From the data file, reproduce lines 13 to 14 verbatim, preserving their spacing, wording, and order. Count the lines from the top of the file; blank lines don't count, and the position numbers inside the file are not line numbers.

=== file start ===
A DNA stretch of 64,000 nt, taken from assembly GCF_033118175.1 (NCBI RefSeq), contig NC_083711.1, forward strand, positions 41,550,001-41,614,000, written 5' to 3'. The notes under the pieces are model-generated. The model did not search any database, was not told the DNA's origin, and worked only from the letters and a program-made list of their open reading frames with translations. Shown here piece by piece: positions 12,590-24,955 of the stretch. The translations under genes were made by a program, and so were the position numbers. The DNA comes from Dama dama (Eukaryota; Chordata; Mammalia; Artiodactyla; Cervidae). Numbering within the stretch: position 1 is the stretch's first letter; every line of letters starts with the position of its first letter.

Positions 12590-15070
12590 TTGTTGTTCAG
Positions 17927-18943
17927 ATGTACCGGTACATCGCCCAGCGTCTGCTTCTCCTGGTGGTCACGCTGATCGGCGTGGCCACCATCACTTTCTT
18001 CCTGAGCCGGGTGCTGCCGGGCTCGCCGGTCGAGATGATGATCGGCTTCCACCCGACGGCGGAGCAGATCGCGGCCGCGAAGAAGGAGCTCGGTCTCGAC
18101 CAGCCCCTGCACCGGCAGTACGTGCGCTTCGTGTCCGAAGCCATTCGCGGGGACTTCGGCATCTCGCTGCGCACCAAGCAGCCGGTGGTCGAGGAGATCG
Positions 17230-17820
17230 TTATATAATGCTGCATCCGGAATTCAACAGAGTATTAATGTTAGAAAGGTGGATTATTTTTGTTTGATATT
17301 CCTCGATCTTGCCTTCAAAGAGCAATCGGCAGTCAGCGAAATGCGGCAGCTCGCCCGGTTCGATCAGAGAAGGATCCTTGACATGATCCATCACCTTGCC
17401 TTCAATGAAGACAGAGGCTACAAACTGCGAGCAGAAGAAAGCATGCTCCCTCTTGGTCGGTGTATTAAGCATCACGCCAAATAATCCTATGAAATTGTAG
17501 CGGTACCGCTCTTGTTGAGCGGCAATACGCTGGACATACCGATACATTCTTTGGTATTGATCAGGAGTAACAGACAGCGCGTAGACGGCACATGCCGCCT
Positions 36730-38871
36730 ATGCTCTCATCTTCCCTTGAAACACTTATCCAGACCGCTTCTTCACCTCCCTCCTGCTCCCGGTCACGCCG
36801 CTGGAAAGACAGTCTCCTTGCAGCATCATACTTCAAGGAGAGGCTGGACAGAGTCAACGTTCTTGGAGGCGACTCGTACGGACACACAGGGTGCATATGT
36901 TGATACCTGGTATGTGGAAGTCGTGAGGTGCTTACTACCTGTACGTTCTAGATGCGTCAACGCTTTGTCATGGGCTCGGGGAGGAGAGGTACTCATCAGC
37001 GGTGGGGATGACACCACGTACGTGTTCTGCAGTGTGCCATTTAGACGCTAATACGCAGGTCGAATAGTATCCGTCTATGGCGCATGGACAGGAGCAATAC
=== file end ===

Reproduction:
Positions 36730-38871
36730 ATGCTCTCATCTTCCCTTGAAACACTTATCCAGACCGCTTCTTCACCTCCCTCCTGCTCCCGGTCACGCCG